Dr Alan Hancock
writer, educator, theatre director: consultant in creativity and communication
Lives in Perth, Australia. Writes everywhere.
At seventeen I wrote an article about the floods that covered Mid Wales and the border country around Chester (UK), my home town. It was published in a national magazine: I got my name on the front cover, a cheque for three pounds, and my first taste for the writing life. I’ve been writing ever since.
I’ve always loved words and stories. Now I use story-telling skills in all my work, whether it's writing for the page, the stage, or the voice.
I also run courses and workshops, for business, government and community groups. I regularly lead theatre-making projects.
My scripts have been produced by the BBC and ABC (in Australia), while my short fiction and articles are published in a range of magazines and journals. I teach voice skills, perform my own spoken voice material, and work in universities as guest lecturer and theatre director.
The more I have found out about the way we humans use language, the more interested I have become. As part of my study for an MA in Applied Linguistics I researched language-learning games. I followed this up with a PhD on collaborative creativity. All this has inspired and informed my work with organisations on communications skills, collaboration, innovation and creative practice.
THINGS I DO
“A human being is a story-telling machine.” Paul Brooks
Writing for the web, the page, the voice and theatre
Whatever you need to get across, I can show you how to use words to engage and persuade, to inform and educate.
Once there was a writer who worked in an office. Her job was to write things and give presentations - but she did not feel inspired. Her output was bland and boring – she couldn’t help using words like ‘evolving’, ‘going forward’, ‘facilitation’ and ‘transformation’ in everything she did. She dumped lots of statistics and information onto her readers and listeners, who quickly lost interest. Then one day she decided to tell a story. And everything changed.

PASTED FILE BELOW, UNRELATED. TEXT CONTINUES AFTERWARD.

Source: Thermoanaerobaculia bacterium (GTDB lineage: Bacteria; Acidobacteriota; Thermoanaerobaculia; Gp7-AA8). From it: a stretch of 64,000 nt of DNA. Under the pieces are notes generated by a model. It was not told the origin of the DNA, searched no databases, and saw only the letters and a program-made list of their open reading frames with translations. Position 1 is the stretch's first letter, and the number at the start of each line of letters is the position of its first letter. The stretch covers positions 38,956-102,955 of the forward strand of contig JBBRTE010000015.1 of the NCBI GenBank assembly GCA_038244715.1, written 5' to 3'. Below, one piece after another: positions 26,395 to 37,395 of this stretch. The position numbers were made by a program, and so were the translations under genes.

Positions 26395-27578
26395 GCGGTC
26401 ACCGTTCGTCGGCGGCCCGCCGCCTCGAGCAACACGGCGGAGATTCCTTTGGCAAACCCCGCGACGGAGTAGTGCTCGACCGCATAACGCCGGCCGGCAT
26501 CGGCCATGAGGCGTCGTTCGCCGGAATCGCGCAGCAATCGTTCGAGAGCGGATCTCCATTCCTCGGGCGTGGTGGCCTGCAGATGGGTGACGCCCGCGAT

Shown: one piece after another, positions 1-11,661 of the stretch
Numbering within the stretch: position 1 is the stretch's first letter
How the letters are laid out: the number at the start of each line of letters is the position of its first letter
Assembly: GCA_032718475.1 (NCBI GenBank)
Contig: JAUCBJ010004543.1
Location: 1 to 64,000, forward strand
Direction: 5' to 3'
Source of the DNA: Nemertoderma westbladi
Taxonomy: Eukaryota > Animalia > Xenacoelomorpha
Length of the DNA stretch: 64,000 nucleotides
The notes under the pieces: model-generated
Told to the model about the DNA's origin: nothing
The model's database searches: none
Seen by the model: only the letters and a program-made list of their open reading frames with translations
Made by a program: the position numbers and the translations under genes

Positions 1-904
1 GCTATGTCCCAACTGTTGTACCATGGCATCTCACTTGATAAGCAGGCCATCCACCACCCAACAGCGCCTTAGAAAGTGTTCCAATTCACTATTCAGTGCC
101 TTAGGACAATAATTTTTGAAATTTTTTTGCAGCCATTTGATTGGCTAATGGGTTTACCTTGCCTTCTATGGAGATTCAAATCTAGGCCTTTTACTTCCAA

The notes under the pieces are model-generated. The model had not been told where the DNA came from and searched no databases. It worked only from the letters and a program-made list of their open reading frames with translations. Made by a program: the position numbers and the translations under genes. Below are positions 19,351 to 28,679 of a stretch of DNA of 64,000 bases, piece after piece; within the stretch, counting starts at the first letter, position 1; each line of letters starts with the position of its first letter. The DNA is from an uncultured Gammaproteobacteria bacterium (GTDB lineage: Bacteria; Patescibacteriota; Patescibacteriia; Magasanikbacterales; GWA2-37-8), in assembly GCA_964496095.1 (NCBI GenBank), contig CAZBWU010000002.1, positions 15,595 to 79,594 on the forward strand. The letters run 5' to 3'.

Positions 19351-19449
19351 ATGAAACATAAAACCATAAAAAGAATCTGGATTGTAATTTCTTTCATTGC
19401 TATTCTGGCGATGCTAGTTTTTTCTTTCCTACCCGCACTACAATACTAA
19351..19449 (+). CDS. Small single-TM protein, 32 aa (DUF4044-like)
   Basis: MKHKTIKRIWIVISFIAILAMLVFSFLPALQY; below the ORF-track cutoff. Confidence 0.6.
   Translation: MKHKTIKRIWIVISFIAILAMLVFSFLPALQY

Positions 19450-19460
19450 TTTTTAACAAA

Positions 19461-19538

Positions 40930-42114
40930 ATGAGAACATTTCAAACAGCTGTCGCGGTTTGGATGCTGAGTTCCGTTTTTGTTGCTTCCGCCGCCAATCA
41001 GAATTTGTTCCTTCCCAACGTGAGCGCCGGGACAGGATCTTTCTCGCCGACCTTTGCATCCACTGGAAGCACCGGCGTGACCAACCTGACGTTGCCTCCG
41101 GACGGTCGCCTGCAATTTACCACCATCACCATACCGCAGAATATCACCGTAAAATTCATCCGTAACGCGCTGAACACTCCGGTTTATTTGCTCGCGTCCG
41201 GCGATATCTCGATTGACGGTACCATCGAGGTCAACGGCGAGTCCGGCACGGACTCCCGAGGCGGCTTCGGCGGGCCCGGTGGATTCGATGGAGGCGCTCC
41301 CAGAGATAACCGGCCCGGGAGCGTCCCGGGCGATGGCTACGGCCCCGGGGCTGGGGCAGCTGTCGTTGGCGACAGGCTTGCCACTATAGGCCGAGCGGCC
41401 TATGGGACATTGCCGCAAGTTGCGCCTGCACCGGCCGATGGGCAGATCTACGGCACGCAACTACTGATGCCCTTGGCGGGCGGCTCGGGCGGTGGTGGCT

My scripts have been produced by the BBC and ABC, while my short fiction has won prizes and been published world-wide. I have helped many organisations create engaging website content.
Training - the three Cs
Workshops and courses in communication skills, creativity, and collaboration
These are the new essentials for success at work and in study. And I can help you transform and energise your work or study by applying a range of skills from the performing arts. Whether you want to do well at an interview, prepare a great talk, or create a slide presentation that stands out from the rest, these are the skills that you need.
Over the last thirty years I have led programs, courses and workshops at universities, and for business and government. I have a wide experience of using theatre and creative writing processes in education and training.
Collaborative devising and directing for the stage.
Whether it's community theatre, applied impro in professional training, or story-telling performance, I can work with you on your project.
I have managed over a dozen theatre productions from first idea to public performance. Shows I directed have toured the UK and Australia, been presented at festivals, and entertained audiences at art galleries, museums, schools, universities and community centres.
I am an experienced public speaker and a regular performer on the WA story-telling circuit.
My talks, seminars and presentations are all informed by my knowledge of performance skills: they are lively, interactive and engaging.
Creativity at Work:
One day workshop